Their memory lingers now in gaping niches where the magnificent statues stood as part of an extensive monastic center that included up to 12,000 caves used by monks as devotional getaways. It formed an elaborate network of monasteries, assembly halls, residencies and large sanctuaries that were decorated with frescos and statues, many produced with techniques unique to this part of the world, according to archaeologist Rasool Shojaei, who previously worked on their restoration with the United Nations' Educational, Scientific and Cultural Organization.
UNESCO has classified the "cultural landscape and archaeological remains of the Bamiyan Valley" as a world heritage site representing Buddhist and Islamic religious and artistic developments from the 1st to 13th Centuries.
The provincial government is working with UNESCO to restore the valley's eight significant sites, including the Ghulghulah fortress, believed to be Bamiyan's original staging post on the old Silk Road that linked China to India. The fortress was razed by Genghis Khan's hoards in the early 13th Century and never regained its glory.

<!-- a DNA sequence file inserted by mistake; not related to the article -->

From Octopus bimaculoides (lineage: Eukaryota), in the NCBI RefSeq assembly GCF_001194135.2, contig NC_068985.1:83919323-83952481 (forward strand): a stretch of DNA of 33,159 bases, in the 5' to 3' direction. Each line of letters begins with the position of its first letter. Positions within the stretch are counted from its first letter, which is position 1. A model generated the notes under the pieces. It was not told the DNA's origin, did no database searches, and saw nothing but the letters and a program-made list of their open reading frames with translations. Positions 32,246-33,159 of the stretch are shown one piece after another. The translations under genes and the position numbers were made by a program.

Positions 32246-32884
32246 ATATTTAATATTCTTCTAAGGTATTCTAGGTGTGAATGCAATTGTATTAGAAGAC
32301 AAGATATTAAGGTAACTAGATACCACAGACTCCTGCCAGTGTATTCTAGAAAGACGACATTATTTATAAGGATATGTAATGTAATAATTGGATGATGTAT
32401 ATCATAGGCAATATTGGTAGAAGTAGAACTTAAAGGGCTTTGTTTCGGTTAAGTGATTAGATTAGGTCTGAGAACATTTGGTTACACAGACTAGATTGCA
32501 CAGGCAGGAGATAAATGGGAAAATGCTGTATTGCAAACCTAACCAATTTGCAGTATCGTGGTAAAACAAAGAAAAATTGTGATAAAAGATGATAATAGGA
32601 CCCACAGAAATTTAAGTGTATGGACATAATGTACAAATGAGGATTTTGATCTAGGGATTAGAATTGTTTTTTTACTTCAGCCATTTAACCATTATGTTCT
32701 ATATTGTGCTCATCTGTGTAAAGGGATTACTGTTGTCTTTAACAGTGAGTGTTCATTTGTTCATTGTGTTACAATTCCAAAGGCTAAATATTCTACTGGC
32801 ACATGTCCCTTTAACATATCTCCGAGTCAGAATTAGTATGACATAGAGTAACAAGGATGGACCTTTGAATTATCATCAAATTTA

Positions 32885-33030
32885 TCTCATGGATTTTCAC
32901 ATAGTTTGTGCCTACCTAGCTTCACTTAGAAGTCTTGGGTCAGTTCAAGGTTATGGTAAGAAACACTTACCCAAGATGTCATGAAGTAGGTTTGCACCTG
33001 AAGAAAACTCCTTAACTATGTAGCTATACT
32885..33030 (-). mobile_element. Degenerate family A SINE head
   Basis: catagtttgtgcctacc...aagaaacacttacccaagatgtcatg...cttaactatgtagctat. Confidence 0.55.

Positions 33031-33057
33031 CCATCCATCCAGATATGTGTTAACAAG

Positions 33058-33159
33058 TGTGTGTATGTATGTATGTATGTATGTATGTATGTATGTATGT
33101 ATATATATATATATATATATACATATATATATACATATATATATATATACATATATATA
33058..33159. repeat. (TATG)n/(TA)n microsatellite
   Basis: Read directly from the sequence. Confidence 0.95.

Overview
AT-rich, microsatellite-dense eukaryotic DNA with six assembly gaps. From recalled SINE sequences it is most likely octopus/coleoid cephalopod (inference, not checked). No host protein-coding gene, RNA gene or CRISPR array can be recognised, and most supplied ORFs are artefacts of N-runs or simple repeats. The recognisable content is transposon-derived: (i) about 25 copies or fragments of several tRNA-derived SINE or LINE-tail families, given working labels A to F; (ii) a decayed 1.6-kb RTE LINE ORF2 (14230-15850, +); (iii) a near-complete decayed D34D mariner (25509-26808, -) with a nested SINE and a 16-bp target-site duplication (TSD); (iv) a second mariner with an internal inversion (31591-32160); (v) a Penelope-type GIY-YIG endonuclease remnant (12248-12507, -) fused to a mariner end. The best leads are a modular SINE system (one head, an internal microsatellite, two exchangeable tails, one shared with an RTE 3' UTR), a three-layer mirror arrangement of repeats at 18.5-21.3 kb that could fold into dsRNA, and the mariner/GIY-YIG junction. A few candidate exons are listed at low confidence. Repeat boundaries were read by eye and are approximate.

Determined to develop on its own terms, the province hosts around a dozen international events a year, said Kabir Dadras, head of the local office of the Ministry of Information and Culture, including a marathon, a skiing competition and a variety of cultural festivals. "Bamiyan is very popular with Indians, Japanese and Koreans because of the Buddhist heritage," he said.
As part of those plans, he said, all the people still living in the grottoes, and assessed as sufficiently poverty-stricken to qualify for the government's land re-distribution program, will be moved to new townships on the outskirts of the city by 2018, he said.
For Marzia, it's been a lot of talk and no action. "I've spoken with the governor and a lot of officials have been here to see us," she said. "They keep promising that they will give us a flat, but we've no idea when, or even if, it will happen."
Meanwhile, her 8-year-old daughter Shepha Qah, who studies at the Parsa cave school, harbors hopes of becoming a doctor. "I have belief in my daughter's ambitions, that's why we left Maidan-Wardak, so that our children could go to school and have a better life," said Marzia.
© 2016 The Associated Press. All rights reserved.